Independent Researcher and Publisher,
Pragmatic Environmentalist of New York
Governor Andrew Cuomo has been quick to sign onto a Green New Deal but his numbers don’t add up at all without natural gas and/or more nuclear energy.
Governor Cuomo recently announced the New York State Green New Deal a “nation-leading clean energy and jobs agenda that will put the state on a path to carbon neutrality across all sectors of New York’s economy”. I think the Governor and advocates for this agenda need to explain how this will work, how much it will cost and how much it will affect global warming before we are committed to this path.
This summary of the program is one of a series of posts on the New York State Green New Deal. Cuomo billed this as part of his 2019 Justice Agenda:“nation-leading clean energy and jobs agenda that will put the state on a path to carbon neutrality across all sectors of New York’s economy.”
There were 12 proposals in part 4 “Launching the Green New Deal” of this agenda. I reference my summary posts on each below and include my indented and italicized comments.
Components of the Green New Deal
Mandate 100 Percent Clean Power by 2040 – This will mandate that all electricity will be “carbon free” by 2040.
In 1977 there was a blackout in New York City and the New York System Independent Operator now has a rule that requires 80% of generation to be provided in-City. In 2017 the daily energy needed for the peak hour period was 219,078 mWh. Because renewable energy is diffuse the area needed for that much renewable power is likely unavailable within the City. This could be a fatal flaw in this mandate and the State must develop a plan to confront this reality.
New York’s Path to Carbon Neutrality – The heads of relevant state agencies and other workforce, environmental justice, and clean energy experts will develop a plan to make New York carbon neutral.
The path re-establishes a Climate Action Council and mandates a plan to meet the goals. Presumably they will use existing programs as a template. If the New York Green New Deal were to rely on the “successful” RGGI program for the reductions proposed the State is looking at a cost of $35.2 billion.
A Multibillion Dollar Investment in the Clean Tech Economy that will Reduce Greenhouse Gas Emissions – There will be $1.5 billion in competitive awards to support 20 large-scale solar, wind, and energy storage projects across upstate New York.
The competitive awards announced in January 2019 total $1.5 billion and are supposed to provide more than 2 million tons of carbon reductions. Assuming that they really meant carbon dioxide for the 2 million tons that means 750 dollars per ton reduction cost. In 2015 NYS electric sector CO2 emissions were 32 million tons. If the New York Green New Deal were to rely on the NYSERDA competitive award process for those reductions the State is looking at a cost of $24 billion.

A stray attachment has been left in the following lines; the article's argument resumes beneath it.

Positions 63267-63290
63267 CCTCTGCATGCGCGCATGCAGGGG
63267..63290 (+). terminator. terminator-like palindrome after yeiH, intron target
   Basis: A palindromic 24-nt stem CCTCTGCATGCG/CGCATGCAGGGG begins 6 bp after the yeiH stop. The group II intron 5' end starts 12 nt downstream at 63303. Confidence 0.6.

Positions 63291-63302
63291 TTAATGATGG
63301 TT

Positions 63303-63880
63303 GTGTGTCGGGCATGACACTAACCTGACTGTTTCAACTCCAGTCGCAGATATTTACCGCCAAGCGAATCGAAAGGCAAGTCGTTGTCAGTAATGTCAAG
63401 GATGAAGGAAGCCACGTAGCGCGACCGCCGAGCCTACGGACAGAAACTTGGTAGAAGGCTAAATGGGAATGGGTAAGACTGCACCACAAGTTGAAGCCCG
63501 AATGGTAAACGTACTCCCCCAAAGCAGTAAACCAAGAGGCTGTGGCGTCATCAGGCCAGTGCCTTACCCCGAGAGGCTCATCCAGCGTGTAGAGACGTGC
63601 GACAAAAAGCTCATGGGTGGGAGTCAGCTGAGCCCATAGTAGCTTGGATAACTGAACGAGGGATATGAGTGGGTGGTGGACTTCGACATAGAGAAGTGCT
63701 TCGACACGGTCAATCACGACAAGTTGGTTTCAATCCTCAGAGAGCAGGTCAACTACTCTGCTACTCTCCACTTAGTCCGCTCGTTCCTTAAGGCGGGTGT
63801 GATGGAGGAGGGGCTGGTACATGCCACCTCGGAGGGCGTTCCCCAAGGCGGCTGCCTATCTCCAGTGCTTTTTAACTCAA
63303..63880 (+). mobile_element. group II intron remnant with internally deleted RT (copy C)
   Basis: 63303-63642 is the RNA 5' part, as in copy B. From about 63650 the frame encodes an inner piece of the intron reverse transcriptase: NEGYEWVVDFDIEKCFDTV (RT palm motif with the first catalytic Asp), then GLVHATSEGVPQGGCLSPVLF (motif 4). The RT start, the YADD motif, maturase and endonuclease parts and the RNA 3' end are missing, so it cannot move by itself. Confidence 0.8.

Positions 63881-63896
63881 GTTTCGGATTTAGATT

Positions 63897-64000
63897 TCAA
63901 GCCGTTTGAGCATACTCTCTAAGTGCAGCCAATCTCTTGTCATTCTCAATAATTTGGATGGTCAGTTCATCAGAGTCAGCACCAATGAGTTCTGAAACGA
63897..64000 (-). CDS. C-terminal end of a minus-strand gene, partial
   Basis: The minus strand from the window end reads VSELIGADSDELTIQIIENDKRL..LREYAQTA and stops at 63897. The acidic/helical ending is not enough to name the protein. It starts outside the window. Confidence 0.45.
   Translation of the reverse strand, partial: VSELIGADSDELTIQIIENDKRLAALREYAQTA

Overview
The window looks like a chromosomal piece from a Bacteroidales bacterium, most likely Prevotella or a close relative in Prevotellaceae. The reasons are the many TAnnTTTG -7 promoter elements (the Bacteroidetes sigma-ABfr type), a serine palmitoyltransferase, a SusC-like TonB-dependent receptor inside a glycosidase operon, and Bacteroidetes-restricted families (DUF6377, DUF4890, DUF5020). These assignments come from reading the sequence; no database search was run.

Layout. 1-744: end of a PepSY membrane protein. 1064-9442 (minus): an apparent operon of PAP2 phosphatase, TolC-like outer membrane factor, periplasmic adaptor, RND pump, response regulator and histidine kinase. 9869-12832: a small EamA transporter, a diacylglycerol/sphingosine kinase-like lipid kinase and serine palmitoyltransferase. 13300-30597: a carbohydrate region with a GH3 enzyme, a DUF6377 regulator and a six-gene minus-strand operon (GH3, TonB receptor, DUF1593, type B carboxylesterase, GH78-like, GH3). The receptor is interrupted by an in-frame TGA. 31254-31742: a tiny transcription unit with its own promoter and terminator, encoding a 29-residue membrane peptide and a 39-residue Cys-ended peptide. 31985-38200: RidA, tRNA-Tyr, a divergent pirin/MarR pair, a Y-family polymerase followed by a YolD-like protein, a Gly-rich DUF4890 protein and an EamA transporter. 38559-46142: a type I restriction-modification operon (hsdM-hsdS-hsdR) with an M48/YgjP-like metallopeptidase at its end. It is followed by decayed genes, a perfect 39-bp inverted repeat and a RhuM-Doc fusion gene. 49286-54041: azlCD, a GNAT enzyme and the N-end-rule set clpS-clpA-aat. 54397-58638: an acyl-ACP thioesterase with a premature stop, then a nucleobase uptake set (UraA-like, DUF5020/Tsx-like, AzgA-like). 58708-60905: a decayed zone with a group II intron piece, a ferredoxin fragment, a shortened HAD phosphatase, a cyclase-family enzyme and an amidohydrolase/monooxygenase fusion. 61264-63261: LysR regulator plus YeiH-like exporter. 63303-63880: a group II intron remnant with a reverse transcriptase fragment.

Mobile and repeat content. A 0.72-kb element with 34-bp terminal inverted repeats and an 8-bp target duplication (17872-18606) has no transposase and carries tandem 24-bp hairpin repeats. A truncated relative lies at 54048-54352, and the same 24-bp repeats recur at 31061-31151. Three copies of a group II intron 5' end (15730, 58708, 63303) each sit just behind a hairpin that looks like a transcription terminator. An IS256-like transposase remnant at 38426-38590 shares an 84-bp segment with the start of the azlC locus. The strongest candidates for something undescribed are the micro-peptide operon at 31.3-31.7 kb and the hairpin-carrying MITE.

Expand NY Green Bank and Catalyze at Least $1 Billion in Private Capital – The NY Green Bank is a $1 billion investment fund designed to accelerate clean energy deployment and they will expand its charter.
In order to reach the 100% clean power goal by 2040 the plan doubles distributed solar deployment to 6,000 megawatts by 2025, up from 3,000 megawatts by 2023. If the Green Bank were to finance the deployment of 3,000 MW at the rate observed with their existing investments they would need over $2 billion. In 2015 NYS electric generation sector emissions were 32,000 tons. If the Green Bank was to finance the replacement of solar at the rate observed they would need over $41 billion.
Chart a Path to Making New York’s Statewide Building Stock Carbon Neutral – There are plans for more energy efficiency investments.
New York State is the fourth most energy efficient state in the country now which is no small part due to investments already made which presumably improved the most efficiency at the lowest rate available. Given that the cost-effectiveness of future projects will be less the 20% further reduction goal is ambitious.
Direct State Agencies and Authorities to Pursue Strategies to Decarbonize their Investment Funds and Ramp Up Investment in Clean Energy – Commence a process to review and evaluate the feasibility and appropriateness of divesting from fossil fuels for agencies and authorities.
I think the most important investment strategy for the $240 billion dollars in New York funds should be economic rather than signaling virtue. The rationale for this mandate to divest is clear: divestment is not an investment strategy, or a way of putting direct economic pressure on energy companies. It is a political statement.